This past summer, Pepper had the pleasure of hosting four of the nation’s top clinicians for a recent Joy of Singing workshop. While they were here, we brought them together to discuss their experiences with teaching, focusing especially on middle school. Before you watch the video, here’s some background on each clinician as well as a glimpse at their thoughts on working with middle school students:
Rollo Dilworth has published over 150 choral works and arrangements in addition to his years in music education. From 1996 to 2009, he was the director of music education and choral programs at North Park University in Chicago; he currently chairs the Music Education and Music Therapy Department at Temple University’s Boyer College of Music. In addition to his work in the collegiate realm, Dilworth has conducted a number of middle and high school honors choirs, helping build future generations of musicians. Pepper spoke to Dilworth earlier as part of the Inside Voice series, and his works are featured on our site.
On working with middle school students:
“I like the risk-taking nature, especially when you’re trying to get them to do something musically adventurous and to maybe even take on something that may be beyond what they think is the ceiling as far as their capabilities are concerned.”
John Jacobson is a familiar face to many young musicians around the world, having given presentations on song and dance to hundreds of thousands of children and music educators. In addition to his music advocacy, Jacobson has written several books about the importance of education and inclusion in music, including the extremely popular A Place in the Choir. He is also the founder and president of America Sings, Inc., a nonprofit charitable organization that creates noncompetitive choral festivals which provide young performers the opportunity to use their talents for the good of their communities. Jacobson’s books and musicals can be found on the J.W. Pepper site.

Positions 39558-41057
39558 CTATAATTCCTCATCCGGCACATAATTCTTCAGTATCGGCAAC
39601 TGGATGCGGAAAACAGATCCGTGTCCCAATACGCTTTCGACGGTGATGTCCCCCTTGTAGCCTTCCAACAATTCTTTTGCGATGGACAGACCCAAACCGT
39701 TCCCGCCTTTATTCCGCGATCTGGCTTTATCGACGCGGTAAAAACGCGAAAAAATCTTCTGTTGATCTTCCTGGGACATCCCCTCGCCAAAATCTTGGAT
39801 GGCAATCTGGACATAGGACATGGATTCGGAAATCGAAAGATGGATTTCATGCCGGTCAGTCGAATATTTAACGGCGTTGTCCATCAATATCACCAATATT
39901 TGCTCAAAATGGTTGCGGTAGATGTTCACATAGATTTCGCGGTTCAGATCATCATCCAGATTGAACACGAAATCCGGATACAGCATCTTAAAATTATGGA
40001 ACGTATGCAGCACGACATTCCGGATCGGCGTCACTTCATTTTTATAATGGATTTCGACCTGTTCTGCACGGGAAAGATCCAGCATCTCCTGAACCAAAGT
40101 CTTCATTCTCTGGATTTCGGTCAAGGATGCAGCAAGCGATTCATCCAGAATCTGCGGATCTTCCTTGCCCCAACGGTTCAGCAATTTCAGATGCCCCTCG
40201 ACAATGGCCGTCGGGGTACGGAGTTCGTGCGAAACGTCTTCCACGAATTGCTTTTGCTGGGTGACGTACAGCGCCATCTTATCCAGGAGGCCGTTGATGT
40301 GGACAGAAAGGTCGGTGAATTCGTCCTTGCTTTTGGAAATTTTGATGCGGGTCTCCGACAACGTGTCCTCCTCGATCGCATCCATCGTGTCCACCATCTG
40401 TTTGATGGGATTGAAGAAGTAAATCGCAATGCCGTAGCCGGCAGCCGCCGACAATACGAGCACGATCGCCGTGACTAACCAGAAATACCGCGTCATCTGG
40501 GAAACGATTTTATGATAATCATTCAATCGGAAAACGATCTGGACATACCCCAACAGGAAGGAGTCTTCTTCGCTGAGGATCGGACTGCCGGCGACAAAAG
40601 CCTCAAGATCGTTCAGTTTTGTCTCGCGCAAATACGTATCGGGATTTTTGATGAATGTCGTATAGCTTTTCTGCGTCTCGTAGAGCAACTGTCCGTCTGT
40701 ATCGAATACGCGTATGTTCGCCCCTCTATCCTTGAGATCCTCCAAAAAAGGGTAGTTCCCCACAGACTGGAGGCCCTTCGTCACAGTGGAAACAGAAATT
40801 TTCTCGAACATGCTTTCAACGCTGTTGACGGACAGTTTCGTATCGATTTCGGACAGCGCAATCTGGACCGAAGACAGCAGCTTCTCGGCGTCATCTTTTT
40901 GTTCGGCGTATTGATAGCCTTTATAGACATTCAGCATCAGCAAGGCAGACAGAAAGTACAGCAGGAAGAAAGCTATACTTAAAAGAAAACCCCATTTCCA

On the charm of middle school students:
“You start to really appreciate their sort of quirkiness and that heart, and the fact that they can really do stuff – but they’re still childlike.”
Cristi Miller is an experienced teacher, conductor, and composer who has spent over 35 years in the classroom. In 2010, she began teaching middle school at Heritage Hall School in Oklahoma City. During her career, Miller has won a number of awards for her teaching including Putnam City Teacher of the Year and the OMEA Exemplary Teacher award. She is in high demand as both a writer and clinician, having contributed to both music magazines and textbooks while also presenting to students and teachers across North America. Miller’s works can be found on the J.W. Pepper website.
On why middle school music is so important:
“It’s an important time in their lives. You can help them make a decision about which direction they’re going to go, and I think those kids are ready to be empowered.”
Roger Emerson is an extremely prolific choral composer with over 500 titles in print. He is known for creating songs that young people love to sing, likely because of his teaching experience. He worked as a music specialist for 12 years in the Mount Shasta public school system before becoming a teacher at the College of the Siskiyous in Northern California. Emerson is also a popular lecturer and has won awards from many music education groups such as the National Association for Music Education, the California Music Education Association, and the New York State School Music Association. Emerson’s works can be found on our website.
On what music does for middle school students:
“Through music, you’re going to be hopefully a kinder, more compassionate, more open, broader person, and I think that’s why the middle school’s so critical.”
Check out our site for more information on middle school resources and repertoire, including one of the most significant book series on choosing repertoire, Teaching Music through Performance in Choir.